Whole Foods is being accused of overcharging customers

New York City officials are investigating Whole Foods for allegedly overcharging customers, The Daily News reports.

In a sting operation during the fall, inspectors weighed 80 items from eight Whole Foods stores across the city and found inaccurate labelling on every item, a spokeswoman for New York’s Department of Consumer Affairs told the Daily News.

The investigation found many of those labels overcharged customers by having weights listed that did not match the actual weight of the product.

“Our inspectors told me it was the worst case of overcharges that they have ever seen,” Julie Menin, the commissioner of the Department of Consumer Affairs, told the Daily News.

In the last five years, New York City’s Whole Foods stores have been fined roughly $US58,000 for more than 800 violations during 107 separate inspections, according to a Daily News analysis of data obtained via a Freedom of Information Law request.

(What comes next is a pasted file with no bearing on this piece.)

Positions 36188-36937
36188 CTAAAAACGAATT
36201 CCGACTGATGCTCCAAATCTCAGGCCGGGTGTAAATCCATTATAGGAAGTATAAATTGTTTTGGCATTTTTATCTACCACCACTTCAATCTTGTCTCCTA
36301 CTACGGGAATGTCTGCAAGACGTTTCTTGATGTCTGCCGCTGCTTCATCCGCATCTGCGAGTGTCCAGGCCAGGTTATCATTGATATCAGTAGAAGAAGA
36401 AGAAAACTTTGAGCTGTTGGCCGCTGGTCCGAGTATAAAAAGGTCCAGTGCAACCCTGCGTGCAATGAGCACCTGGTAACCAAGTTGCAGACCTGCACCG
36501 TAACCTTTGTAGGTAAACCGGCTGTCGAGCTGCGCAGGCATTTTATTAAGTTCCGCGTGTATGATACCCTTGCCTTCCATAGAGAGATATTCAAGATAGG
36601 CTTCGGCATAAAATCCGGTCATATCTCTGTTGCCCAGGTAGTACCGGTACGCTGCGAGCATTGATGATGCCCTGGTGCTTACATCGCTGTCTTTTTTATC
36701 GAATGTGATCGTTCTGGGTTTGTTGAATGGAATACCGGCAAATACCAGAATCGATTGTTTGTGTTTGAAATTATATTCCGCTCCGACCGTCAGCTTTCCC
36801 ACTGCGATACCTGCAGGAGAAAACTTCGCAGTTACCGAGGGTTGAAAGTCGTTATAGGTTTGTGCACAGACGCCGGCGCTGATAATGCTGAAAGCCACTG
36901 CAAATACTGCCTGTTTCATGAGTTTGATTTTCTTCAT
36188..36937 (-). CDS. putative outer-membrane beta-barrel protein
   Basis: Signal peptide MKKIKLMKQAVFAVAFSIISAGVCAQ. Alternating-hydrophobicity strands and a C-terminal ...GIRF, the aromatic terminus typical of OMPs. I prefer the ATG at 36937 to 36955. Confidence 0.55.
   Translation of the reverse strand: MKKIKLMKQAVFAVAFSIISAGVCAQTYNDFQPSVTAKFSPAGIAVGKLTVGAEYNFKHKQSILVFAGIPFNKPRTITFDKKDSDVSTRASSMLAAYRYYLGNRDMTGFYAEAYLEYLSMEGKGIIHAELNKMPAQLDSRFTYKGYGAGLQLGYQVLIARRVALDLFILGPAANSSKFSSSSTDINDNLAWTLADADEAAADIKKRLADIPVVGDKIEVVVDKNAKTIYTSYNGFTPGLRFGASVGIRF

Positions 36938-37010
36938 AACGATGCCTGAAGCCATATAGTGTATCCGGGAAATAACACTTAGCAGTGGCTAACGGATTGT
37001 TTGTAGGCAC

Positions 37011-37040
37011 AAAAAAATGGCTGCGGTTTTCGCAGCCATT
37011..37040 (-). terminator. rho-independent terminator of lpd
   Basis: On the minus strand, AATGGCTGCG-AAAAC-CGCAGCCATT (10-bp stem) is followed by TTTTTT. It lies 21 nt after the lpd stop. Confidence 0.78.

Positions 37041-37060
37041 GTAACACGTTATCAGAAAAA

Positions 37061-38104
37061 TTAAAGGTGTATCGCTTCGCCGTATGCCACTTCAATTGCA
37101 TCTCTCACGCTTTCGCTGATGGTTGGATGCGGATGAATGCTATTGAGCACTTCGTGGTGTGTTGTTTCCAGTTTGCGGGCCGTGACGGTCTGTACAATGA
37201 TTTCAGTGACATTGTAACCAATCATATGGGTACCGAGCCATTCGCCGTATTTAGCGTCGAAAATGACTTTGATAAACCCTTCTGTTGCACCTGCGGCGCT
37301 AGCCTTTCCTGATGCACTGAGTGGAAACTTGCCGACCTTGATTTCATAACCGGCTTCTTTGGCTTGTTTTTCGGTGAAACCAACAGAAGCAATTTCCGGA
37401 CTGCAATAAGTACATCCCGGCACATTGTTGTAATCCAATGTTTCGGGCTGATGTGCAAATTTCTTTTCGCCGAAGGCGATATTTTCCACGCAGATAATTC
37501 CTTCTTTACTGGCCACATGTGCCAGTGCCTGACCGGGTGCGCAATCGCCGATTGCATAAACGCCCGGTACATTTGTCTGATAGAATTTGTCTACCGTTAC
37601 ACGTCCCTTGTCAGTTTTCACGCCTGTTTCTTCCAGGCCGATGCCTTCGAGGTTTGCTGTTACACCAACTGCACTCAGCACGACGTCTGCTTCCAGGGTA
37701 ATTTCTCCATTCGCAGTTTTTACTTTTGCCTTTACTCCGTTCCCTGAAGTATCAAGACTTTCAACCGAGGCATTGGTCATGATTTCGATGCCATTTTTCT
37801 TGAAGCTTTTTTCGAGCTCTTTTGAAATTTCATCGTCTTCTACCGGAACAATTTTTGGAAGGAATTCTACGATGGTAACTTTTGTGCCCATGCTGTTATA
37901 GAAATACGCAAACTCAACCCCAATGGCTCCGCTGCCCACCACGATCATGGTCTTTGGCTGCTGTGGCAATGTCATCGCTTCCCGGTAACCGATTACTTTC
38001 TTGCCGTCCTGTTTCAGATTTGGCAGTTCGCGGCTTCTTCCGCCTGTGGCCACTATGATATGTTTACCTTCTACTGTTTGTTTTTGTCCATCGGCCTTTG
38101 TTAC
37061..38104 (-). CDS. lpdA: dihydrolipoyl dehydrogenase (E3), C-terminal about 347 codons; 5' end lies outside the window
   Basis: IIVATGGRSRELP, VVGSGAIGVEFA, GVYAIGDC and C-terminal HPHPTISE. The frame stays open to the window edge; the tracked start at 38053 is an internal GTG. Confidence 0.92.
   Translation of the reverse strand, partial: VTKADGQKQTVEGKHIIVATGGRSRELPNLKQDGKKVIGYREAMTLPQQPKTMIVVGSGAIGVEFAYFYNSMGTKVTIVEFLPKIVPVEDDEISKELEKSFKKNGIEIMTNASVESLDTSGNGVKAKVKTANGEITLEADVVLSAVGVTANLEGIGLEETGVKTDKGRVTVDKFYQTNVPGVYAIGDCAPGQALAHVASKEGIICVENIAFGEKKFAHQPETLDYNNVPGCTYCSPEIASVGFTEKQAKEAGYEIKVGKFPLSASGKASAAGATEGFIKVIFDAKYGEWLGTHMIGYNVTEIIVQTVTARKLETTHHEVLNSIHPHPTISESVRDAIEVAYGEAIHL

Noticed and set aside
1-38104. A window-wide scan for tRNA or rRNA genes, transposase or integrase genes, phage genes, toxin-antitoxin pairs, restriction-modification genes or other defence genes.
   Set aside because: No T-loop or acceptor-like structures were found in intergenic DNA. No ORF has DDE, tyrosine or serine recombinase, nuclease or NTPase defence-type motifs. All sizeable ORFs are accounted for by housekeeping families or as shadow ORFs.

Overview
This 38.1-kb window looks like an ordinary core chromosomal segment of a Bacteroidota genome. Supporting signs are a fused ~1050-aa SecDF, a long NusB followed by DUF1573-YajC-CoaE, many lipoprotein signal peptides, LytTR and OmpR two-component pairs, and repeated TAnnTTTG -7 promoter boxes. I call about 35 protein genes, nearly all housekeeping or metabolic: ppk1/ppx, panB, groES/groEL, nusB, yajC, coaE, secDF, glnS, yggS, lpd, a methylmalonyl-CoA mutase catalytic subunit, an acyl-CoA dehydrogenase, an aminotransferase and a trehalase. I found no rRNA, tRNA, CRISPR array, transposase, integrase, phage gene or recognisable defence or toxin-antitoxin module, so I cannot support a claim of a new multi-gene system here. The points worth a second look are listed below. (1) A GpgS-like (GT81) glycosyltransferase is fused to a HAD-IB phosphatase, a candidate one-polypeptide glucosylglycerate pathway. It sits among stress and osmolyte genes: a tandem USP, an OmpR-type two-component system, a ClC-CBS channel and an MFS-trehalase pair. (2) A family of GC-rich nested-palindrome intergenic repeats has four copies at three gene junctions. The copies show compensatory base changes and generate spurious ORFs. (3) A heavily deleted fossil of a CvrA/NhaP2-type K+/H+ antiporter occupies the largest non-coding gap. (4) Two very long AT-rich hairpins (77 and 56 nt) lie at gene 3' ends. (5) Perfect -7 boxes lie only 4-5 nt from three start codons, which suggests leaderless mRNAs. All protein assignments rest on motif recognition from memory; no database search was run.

We reached out to the Department of Consumer Affairs to confirm the findings and are waiting to hear back.

Whole Foods spokesman Michael Sinatra told Business Insider that the company has “never intentionally used deceptive practices to incorrectly charge customers.”

“Due to the ongoing nature of this matter, we have no further comment other than to say we disagree with the findings and we’re vigorously defending ourselves against allegations to the contrary,” Sinatra said.

As a matter of company policy, customers can get refunds for any items that have been incorrectly weighed or priced, he said.

The findings are a blow to Whole Foods at a time when the chain is trying to shed its “whole paycheck” image.

The company has been cutting prices to better compete with retailers like Wal-Mart and Kroger that are expanding their organic food selection.

But not all the Whole Foods mislabeling was bad for customers.

In its own investigation, the Daily News found some items that were actually underpriced.

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